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Short-Term Fasting During Chemotherapy in Patients With Gynecological Cancer- a Randomized Controlled Cross-over Trial (FIT)

This study has been completed.
Sponsor:
ClinicalTrials.gov Identifier:
NCT01954836
First Posted: October 7, 2013
Last Update Posted: December 13, 2016
The safety and scientific validity of this study is the responsibility of the study sponsor and investigators. Listing a study does not mean it has been evaluated by the U.S. Federal Government. Read our disclaimer for details.
Information provided by (Responsible Party):
Andreas Michalsen, Charite University, Berlin, Germany
  Purpose
Hypothesis: Fasting before (48h) and one day after chemotherapy may protect normal cells from the adverse effects of chemotherapy. Design: Within a randomized controlled pilot trial 30 female patients with gynecological cancer (ovarian and breast cancer)and 4-6 scheduled chemotherapies will be randomized to fast 60-72 hours during the first half of chemotherapies or during the second half of chemotherapies and to proceed normocaloric food intake during the other cycles.Sequence of fasting and normocaloric food intake will be randomized. Assessments of adverse effects, quality of life and laboratory values take place 24 and 7 days after each chemotherapy. Statistical analyses compare summarized differences of fasted and non-fasted chemotherapy cycles.

Condition Intervention
Neoplasia Cancer Fasting Behavioral: initial fasting Behavioral: Secondary fasting

Study Type: Interventional
Study Design: Allocation: Randomized
Intervention Model: Crossover Assignment
Masking: Single (Outcomes Assessor)
Primary Purpose: Treatment
Official Title: Short-Term Fasting During Chemotherapy in Patients With Gynecological Cancer- a Randomized Controlled Cross-over Trial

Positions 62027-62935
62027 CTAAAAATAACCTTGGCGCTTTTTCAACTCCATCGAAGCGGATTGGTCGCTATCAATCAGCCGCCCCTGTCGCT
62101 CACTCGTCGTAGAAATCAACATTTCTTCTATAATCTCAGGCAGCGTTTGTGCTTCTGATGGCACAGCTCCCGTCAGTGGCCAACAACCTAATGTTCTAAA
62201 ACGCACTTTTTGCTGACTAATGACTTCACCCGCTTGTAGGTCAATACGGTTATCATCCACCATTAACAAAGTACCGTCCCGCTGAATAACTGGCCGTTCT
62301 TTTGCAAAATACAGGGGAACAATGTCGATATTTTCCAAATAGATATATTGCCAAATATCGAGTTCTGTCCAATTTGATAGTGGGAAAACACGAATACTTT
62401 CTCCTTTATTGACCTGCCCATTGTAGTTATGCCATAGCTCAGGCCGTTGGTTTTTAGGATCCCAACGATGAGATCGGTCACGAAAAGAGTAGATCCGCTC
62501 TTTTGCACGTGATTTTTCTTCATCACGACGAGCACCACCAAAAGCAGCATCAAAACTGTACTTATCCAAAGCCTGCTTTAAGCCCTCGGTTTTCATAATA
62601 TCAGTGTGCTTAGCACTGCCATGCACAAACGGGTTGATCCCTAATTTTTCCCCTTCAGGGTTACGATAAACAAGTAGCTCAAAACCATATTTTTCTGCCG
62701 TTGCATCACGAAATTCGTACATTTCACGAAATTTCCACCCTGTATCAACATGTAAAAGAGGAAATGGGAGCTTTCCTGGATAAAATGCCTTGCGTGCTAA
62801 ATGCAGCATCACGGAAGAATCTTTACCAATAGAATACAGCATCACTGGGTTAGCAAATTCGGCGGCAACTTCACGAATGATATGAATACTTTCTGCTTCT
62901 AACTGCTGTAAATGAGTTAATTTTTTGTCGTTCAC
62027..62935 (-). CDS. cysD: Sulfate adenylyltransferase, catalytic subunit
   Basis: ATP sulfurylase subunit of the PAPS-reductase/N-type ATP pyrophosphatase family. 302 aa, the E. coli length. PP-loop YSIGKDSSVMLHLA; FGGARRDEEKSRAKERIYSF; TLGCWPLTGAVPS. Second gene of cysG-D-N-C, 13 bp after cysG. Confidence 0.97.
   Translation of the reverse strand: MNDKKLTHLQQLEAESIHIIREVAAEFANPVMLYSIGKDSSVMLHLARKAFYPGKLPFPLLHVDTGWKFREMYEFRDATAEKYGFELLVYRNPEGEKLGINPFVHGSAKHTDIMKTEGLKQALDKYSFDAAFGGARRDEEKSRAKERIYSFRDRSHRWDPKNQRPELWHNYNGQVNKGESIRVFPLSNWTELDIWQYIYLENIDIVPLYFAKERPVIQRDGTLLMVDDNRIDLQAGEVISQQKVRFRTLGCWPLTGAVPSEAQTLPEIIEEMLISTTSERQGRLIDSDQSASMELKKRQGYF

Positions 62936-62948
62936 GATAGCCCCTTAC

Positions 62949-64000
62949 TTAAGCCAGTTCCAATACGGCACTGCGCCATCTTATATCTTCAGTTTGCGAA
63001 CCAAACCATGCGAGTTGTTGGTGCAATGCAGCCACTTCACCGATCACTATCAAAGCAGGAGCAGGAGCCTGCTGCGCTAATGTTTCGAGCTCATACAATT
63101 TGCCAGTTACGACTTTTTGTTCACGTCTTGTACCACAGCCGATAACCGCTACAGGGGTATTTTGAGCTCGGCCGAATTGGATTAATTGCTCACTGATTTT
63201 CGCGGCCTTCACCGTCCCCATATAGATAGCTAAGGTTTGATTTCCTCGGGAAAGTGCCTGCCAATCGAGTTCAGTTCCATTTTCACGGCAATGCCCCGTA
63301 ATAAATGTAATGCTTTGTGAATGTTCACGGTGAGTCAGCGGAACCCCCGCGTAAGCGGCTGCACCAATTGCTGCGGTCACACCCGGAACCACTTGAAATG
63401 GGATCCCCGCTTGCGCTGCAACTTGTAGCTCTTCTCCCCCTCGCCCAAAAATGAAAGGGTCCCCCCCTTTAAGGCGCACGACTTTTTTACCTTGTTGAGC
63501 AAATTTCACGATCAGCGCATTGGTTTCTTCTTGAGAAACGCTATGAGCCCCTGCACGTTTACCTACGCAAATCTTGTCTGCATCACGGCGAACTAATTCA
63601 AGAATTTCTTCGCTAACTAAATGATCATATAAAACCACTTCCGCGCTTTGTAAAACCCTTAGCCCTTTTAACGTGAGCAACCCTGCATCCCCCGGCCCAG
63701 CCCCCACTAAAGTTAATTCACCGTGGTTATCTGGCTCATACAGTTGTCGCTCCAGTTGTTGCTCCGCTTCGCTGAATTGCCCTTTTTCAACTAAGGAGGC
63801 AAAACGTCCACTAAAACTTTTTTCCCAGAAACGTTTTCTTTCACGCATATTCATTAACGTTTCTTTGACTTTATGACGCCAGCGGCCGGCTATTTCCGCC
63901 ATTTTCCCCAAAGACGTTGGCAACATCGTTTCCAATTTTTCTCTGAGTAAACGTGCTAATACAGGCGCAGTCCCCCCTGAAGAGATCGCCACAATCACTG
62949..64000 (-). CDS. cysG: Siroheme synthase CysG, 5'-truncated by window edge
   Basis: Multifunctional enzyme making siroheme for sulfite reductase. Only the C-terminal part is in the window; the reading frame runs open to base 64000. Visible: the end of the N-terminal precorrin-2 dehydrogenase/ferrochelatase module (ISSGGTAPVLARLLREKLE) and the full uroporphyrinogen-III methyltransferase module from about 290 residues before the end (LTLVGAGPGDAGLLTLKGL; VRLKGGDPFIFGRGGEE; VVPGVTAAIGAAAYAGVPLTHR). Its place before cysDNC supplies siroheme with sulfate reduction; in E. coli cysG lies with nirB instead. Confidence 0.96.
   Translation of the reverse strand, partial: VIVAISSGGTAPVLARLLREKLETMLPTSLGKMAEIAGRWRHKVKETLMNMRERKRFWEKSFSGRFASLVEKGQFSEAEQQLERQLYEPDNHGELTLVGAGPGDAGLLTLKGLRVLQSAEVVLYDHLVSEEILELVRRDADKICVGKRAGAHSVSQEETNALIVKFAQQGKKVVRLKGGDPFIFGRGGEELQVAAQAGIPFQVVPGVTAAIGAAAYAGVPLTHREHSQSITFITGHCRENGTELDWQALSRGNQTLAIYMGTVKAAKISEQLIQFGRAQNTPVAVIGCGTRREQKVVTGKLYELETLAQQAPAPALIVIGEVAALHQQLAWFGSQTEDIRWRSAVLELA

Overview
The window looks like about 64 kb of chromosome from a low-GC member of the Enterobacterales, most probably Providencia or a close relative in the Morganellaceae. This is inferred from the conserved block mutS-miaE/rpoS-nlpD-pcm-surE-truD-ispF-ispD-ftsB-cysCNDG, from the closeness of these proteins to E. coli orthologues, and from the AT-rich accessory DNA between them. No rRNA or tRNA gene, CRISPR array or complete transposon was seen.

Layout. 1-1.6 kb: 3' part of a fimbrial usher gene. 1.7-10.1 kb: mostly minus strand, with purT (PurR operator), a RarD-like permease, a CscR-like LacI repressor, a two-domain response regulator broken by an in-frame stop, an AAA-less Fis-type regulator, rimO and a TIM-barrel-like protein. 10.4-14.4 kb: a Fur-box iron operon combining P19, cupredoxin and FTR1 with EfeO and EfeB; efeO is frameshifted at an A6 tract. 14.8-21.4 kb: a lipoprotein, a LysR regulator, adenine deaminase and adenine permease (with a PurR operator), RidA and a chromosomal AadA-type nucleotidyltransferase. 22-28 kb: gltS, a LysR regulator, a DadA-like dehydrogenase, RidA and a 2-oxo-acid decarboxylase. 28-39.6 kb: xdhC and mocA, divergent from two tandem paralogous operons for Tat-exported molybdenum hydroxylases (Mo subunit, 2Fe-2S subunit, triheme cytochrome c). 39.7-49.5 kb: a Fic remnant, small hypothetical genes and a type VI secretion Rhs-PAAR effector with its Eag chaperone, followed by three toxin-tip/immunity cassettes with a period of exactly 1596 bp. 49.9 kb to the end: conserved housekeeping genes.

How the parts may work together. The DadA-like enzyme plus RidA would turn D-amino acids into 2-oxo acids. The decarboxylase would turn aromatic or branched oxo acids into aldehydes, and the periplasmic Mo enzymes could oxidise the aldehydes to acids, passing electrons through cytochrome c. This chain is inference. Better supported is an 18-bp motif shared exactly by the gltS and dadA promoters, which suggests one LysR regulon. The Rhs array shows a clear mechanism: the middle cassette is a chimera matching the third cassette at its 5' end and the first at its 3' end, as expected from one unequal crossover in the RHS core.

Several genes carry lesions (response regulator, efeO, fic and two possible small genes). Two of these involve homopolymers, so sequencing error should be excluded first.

Further study details as provided by Andreas Michalsen, Charite University, Berlin, Germany:

Primary Outcome Measures:
  • Quality of life, modified FACT-O [ Time Frame: 24 h and 7 days after chemotherapy cycle ]

Secondary Outcome Measures:
  • Fatigue [ Time Frame: 24 h and 7 days after chemotherapy cycle ]
  • Intensity of adverse effects structured criteria Likert scales [ Time Frame: 24 h and 7 days after chemotherapy cycles ]
  • Laboratory assessments (blood count, liver, renal function) [ Time Frame: 24 h and 7 days after chemotherapy cycles ]

Enrollment: 50
Study Start Date: October 2013
Study Completion Date: March 2015
Primary Completion Date: March 2015 (Final data collection date for primary outcome measure)
Arms Assigned Interventions
Experimental: Initial fasting
Fasting during chemotherapy of the first half of chemotherapy cycles (1 and 2 of four or 1 to 3 of six cycles)
Behavioral: initial fasting
modified fasting with daily caloric intake of <400kcal by juices starting 36 to 48 h before begin of chemotherapy and lasting to 24 h after end of chemotherapy applied in the first half of scheduled 4 or 6 chemotherapy cycles
Active Comparator: Secondary fasting
Fasting during the second half of chemotherapy cycles (3 and 4 of four cycles or 4 to 6 of six cycles)
Behavioral: Secondary fasting
modified fasting with daily caloric intake of <400kcal by juices starting 36 to 48 h before begin of chemotherapy and lasting to 24 h after end of chemotherapy applied in the second half of scheduled 4 or 6 chemotherapy cycles

Detailed Description: